So we are really just behaving in the same way we do when a little kid puts on make-up or wears Dad's too-big clothes because he wants to go to work too. We think it adorable, because it is a child mimicking adult behavior. In this case, it's writing letters about politics instead of playing house.


p.s. For the record, I wrote like that when I was 12. At age 5 I checked out War and Peace from the library, and my Mom saw it and said "WHAT IS THIS MONSTER WE HAVE CREATED!"
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Re: Election 2012

Postby econ21 » Fri Sep 21, 2012 7:02 pm

theckhd wrote:I'm not saying that a 12-year-old isn't capable of writing that. I'm saying that most 12-year-olds couldn't, which makes it unlikely that this one did.


That's a non sequitur. I agree most 12 year olds couldn't. But most 12 year olds wouldn't write a letter about politics. Of those who would write a letter about politics, the standard of English would be much higher. And of those whose letter was good enough, their parents would send it to a media outlet and the media outlet would publicise it, the standard would be higher still.

If you want to see a political child prodigy, check out the current UK Foreign Minister addressing the Conservative Party conference in 1977:

http://www.youtube.com/watch?v=JA0qQZfbDak

Yes, he was aged 16 not 12 but still. My son was five years old when his mum took him a flight to the US. The American passenger in the next seat was amazed when he started telling him why he hoped Al Gore would beat George W. (He's now 16 and just got the highest mark in the country for one of his English pieces of assessed coursework.)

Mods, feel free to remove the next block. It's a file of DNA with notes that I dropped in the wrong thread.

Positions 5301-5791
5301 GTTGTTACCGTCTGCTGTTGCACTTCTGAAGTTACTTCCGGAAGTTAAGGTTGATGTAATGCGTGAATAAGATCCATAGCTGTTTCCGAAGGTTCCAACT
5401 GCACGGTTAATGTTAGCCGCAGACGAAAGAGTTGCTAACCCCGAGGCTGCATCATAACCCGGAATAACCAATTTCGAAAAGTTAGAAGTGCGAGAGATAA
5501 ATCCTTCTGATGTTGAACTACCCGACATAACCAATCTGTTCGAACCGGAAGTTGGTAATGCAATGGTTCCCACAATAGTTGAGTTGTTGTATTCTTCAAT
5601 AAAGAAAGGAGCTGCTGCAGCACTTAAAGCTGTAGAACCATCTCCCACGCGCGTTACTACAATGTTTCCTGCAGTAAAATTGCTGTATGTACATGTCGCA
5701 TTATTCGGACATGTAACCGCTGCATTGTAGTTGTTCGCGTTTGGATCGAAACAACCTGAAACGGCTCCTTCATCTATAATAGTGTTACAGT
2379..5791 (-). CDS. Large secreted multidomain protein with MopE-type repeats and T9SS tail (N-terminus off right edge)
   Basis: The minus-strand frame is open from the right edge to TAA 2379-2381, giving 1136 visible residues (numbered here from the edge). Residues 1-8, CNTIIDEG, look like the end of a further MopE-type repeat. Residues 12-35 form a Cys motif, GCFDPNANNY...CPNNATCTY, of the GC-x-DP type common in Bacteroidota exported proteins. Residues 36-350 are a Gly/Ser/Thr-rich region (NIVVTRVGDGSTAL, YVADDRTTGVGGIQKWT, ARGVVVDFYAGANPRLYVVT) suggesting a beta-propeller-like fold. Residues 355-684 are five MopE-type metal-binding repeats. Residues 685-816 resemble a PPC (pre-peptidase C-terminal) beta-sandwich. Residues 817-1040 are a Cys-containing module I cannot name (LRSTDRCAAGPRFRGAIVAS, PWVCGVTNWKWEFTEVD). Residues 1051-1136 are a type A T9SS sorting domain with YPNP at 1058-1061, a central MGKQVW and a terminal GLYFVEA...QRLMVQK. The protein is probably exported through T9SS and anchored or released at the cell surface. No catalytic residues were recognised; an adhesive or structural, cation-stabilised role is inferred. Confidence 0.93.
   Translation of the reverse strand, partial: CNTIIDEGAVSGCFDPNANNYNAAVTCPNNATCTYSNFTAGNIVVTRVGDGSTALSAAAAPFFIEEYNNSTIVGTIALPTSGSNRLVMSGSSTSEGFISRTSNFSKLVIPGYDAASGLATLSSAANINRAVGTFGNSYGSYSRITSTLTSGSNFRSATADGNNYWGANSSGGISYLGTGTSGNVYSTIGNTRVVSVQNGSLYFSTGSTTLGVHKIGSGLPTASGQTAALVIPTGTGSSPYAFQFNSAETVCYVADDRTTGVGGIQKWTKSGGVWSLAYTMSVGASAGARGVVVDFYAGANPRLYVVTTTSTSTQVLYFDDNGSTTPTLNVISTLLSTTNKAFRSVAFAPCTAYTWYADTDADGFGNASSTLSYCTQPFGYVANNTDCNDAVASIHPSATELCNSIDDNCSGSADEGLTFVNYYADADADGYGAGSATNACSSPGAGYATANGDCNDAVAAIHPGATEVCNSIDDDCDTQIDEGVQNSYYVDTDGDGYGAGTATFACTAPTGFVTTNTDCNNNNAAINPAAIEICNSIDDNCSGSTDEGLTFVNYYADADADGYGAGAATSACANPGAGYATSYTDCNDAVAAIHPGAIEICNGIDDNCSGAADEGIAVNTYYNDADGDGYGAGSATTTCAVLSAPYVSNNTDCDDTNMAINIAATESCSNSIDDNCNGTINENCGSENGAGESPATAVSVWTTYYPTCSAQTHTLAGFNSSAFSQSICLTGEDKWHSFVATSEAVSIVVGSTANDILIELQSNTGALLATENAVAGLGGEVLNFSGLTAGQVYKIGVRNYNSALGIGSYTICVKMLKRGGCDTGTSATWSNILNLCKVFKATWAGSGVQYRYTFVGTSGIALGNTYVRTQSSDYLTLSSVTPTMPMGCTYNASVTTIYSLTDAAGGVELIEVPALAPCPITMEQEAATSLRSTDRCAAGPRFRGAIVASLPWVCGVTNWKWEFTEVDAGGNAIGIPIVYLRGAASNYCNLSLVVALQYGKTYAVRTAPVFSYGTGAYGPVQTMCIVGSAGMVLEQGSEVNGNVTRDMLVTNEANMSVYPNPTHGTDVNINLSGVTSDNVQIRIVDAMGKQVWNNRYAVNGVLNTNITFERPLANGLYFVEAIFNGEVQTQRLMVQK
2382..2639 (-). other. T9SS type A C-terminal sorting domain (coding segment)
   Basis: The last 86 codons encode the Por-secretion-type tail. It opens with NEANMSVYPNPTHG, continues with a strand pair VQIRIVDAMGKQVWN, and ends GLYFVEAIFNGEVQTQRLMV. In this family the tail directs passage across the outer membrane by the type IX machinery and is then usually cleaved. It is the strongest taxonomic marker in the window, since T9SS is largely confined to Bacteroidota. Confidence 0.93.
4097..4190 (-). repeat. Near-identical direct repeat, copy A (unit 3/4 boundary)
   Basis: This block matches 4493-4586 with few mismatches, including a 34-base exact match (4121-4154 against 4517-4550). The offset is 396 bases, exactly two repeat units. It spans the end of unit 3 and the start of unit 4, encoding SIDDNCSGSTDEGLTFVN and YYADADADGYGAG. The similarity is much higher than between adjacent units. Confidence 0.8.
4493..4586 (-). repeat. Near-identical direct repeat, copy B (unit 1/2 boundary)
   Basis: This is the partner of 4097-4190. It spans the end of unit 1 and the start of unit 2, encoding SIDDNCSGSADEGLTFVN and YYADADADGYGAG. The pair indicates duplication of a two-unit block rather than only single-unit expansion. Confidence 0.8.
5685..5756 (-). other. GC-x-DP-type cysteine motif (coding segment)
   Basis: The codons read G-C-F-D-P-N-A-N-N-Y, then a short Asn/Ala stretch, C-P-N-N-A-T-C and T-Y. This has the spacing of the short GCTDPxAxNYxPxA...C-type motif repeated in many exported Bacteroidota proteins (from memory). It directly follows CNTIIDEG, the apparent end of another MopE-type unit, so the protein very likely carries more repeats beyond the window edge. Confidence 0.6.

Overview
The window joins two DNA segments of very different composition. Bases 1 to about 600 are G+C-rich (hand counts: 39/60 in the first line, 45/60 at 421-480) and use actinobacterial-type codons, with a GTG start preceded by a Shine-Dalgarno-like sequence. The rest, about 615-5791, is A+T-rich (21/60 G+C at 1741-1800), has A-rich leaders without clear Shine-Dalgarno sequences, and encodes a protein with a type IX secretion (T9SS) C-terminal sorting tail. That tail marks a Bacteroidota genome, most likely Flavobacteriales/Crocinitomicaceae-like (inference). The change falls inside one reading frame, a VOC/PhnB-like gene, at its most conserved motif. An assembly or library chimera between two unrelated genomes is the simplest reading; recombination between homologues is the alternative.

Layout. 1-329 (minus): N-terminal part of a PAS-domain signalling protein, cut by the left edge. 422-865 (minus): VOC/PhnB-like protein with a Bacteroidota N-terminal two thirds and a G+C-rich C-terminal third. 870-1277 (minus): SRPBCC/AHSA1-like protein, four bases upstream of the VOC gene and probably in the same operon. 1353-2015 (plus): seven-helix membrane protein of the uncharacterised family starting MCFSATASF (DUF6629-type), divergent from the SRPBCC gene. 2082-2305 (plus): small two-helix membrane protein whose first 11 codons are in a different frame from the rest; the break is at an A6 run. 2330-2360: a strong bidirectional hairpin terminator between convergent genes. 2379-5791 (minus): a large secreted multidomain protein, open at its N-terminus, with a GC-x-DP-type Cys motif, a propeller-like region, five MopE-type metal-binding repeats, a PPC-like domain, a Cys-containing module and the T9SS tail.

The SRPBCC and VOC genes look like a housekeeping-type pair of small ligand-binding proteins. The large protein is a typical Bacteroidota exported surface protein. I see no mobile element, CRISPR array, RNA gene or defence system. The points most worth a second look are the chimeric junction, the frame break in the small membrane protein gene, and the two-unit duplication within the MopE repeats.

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Re: Election 2012

Postby aureon » Sat Sep 22, 2012 4:35 am

ps: QE3 and stimulus is the difference that happened between UK and US.
UK did some in 2009, and stopped.
US continued. Go see which one is doing better.
It's still anemic keynesian policies, if only the USA Jobs act passed...
http://www.nytimes.com/2012/09/17/opini ... .html?_r=0
To strenghten the point, inflation did not falter on QE1 or QE2.
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Re: Election 2012

Postby theckhd » Mon Sep 24, 2012 12:23 pm

econ21 wrote:
theckhd wrote:I'm not saying that a 12-year-old isn't capable of writing that. I'm saying that most 12-year-olds couldn't, which makes it unlikely that this one did.


That's a non sequitur.

No, it isn't. A non sequitur would imply that I said the child absolutely did not write the letter (i.e. a statement that can be shown true or false). That's not what I said though. I'm making a statement of probability, not of logic.

There is no logical fallacy in the statement:
"Most 12-year-olds cannot write at the level shown in the letter. Therefore, it is statistically unlikely that this letter was written by a 12-year-old."